Pre-Pregnancy Weight Linked to Babies’ Heart ProblemsLast Updated: October 01, 2009. Overweight women more likely to have infants with certain birth defects, research shows.
THURSDAY, Oct. 1 (HealthDay News) -- Overweight and obese women are more likely to give birth to babies with heart defects, a new study has found.
U.S. Centers for Disease Control and Prevention researchers analyzed data on 6,440 infants with congenital heart defects and 5,673 infants without heart defects whose mothers took part in the National Birth Defects Prevention Study.
Women who were overweight or obese before pregnancy were about 18 percent more likely than normal weight women to have a baby with certain kinds of heart defects, including obstructive defects on the right side of the heart and defects in the tissue that separates the two upper chambers of the heart. Severely obese women had a 30 percent increased risk compared to normal weight women, the study authors noted.
In reaching their findings, the researchers accounted for several important heart defect factors, including the mother's age and race/ethnicity. Women with diabetes before they became pregnant were excluded because diabetes in the mother is a strong risk factor for infant heart defects.
The study was published online Oct. 1 in the American Journal of Obstetrics & Gynecology.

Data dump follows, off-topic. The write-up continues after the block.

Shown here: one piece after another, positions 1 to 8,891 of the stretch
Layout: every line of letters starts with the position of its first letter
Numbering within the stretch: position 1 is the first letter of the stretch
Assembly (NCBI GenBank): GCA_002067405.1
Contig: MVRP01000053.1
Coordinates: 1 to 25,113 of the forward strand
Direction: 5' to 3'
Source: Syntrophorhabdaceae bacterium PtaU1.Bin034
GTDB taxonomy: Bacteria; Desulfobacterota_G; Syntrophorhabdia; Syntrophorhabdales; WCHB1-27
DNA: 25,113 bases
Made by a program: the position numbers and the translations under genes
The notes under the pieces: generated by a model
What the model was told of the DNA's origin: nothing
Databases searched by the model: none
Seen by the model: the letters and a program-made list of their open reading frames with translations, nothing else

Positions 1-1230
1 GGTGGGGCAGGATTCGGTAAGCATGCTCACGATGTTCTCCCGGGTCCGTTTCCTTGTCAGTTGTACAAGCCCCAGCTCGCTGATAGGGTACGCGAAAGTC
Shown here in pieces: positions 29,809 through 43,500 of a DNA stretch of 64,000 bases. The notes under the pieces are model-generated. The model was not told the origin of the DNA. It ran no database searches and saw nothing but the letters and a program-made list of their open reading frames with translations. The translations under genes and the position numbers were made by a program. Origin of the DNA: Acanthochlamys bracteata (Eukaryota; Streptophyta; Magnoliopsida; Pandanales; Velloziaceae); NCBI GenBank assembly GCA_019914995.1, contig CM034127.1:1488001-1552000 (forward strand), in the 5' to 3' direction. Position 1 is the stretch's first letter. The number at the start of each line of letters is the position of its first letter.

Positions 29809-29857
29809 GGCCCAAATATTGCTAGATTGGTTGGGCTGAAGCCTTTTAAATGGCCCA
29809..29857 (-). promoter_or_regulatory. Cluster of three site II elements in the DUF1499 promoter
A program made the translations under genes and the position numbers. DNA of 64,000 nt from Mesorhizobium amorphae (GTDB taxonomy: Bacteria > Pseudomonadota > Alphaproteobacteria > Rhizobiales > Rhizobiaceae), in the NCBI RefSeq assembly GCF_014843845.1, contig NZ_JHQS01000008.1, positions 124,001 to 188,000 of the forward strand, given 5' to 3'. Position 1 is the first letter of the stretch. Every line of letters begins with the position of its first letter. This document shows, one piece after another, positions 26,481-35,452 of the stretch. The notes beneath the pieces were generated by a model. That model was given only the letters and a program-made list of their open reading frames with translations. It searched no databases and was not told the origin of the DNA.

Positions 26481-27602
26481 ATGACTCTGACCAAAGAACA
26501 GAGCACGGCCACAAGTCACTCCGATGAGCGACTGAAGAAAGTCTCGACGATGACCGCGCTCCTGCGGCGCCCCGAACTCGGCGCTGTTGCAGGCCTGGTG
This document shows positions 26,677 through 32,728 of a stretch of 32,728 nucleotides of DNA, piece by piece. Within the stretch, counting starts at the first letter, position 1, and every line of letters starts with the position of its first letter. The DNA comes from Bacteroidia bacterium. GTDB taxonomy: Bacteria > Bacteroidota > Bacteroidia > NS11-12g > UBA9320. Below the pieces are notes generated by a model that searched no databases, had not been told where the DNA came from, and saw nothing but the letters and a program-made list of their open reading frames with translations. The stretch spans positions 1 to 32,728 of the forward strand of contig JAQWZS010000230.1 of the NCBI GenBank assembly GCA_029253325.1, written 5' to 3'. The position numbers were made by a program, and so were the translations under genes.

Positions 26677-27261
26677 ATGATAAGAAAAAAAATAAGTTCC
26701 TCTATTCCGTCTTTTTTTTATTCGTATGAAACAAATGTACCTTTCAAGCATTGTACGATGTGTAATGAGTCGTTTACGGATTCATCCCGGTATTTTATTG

"These results support previous studies, as well as provide additional evidence, that there is an association between a woman being overweight or obese before pregnancy and certain types of heart defects," primary study author Suzanne Gilboa, an epidemiologist at CDC's National Center on Birth Defects and Developmental Disabilities, said in an agency news release.
"This provides another reason for women to maintain a healthy weight. In addition to the impact on a woman's own health and the known pregnancy complications associated with maternal obesity, the baby's health could be at risk," Gilboa added.
"Congenital heart defects are the most common types of birth defect, and among all birth defects, they are a leading cause of illness, death, and medical expenditures," Dr. Edwin Trevathan, director of CDC's National Center on Birth Defects and Developmental Disabilities, said in the news release. "Women who are obese and who are planning a pregnancy could benefit by working with their physicians to achieve a healthy weight before pregnancy."
The study is the largest effort ever undertaken in the United States to identify risk factors for birth defects, the CDC said.
The March of Dimes has more about congenital heart defects.
SOURCE: U.S. Centers for Disease Control and Prevention, news release, Oct. 1, 2009